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International Journal of Telemedicine and Applications
Volume 2008, Article ID 639019, 15 pages
Review Article

A Survey of Insulin-Dependent Diabetes—Part I: Therapies and Devices

1Department of Computer Science, The University of Alabama, Tuscaloosa, AL 35487-0290, USA
2Department of Computer Engineering, Rochester Institute of Technology, Rochester, NY 14623-5603, USA

Received 17 August 2007; Accepted 14 November 2007

Academic Editor: Jelena Misic

Copyright © 2008 Daisuke Takahashi et al. This is an open access article distributed under the Creative Commons Attribution License, which permits unrestricted use, distribution, and reproduction in any medium, provided the original work is properly cited.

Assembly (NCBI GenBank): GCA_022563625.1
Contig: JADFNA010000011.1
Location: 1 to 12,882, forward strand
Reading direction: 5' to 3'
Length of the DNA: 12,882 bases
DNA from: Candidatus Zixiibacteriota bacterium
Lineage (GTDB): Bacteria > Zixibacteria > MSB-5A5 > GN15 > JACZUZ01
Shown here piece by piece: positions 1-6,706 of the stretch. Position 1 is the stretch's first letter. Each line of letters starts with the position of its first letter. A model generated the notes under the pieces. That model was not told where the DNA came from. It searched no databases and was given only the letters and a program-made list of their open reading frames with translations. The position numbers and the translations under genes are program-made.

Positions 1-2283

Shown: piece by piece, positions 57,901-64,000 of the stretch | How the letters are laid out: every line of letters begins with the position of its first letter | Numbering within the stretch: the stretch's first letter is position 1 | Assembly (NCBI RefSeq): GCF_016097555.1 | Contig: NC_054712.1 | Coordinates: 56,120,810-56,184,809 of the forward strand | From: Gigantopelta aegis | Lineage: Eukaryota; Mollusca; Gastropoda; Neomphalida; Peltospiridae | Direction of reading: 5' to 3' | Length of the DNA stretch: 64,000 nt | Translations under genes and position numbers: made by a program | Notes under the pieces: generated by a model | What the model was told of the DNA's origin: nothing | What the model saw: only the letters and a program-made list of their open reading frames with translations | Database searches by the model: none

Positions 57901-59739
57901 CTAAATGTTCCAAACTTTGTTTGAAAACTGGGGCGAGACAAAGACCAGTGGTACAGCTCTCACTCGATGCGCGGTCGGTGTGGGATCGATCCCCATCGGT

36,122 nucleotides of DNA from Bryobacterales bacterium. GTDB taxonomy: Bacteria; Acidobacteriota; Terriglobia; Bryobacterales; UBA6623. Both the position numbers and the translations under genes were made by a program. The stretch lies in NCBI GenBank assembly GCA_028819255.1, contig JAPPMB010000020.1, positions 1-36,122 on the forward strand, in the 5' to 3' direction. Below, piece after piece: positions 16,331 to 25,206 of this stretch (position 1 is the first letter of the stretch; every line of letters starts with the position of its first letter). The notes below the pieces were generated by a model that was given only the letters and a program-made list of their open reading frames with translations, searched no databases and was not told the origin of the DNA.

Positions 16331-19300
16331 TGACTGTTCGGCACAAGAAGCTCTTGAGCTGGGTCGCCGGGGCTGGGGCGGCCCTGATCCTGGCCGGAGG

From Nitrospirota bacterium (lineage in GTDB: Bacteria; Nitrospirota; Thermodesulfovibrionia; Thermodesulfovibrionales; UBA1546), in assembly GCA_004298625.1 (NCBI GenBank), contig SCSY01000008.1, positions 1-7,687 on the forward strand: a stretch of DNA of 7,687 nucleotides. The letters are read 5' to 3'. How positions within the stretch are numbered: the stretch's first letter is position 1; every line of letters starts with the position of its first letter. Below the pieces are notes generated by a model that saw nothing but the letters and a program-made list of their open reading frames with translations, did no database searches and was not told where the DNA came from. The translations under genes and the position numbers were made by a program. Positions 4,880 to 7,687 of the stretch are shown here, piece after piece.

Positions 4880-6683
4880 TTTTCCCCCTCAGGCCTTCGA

This paper surveys diabetes therapies from telemedicine viewpoint. In type 1 diabetes therapies, the exogenous insulin replacement is generally considered as a primary treatment. However, the complete replacement of exogenous insulin is still a challenging issue because of its complexity of modeling the dynamics, which is typically modeled nonlinearly. On the other hand, thanks to the progress of medical devices, currently the diabetes therapies are being automated. These medical devices include automated insulin pumps and blood glucose sensors. Insulin pumps are designed to create artificial insulin perfusion while they largely rely on the blood glucose profile measurements and these measurements are achieved by one or more blood glucose sensors. The blood glucose measurements are also important for the insulin-dependent diabetes therapies. An insulin pump along with sensors establishes a good feedback system providing the appropriate amount of the exogenous insulin on demand. Controlling the amount of exogenous insulin to suppress the blood glucose levels requires complicated computations. This paper mostly explains both type 1 and 2 diabetes and their mechanisms accompanied by descriptions of diabetes therapy and medical devices currently utilized in the therapy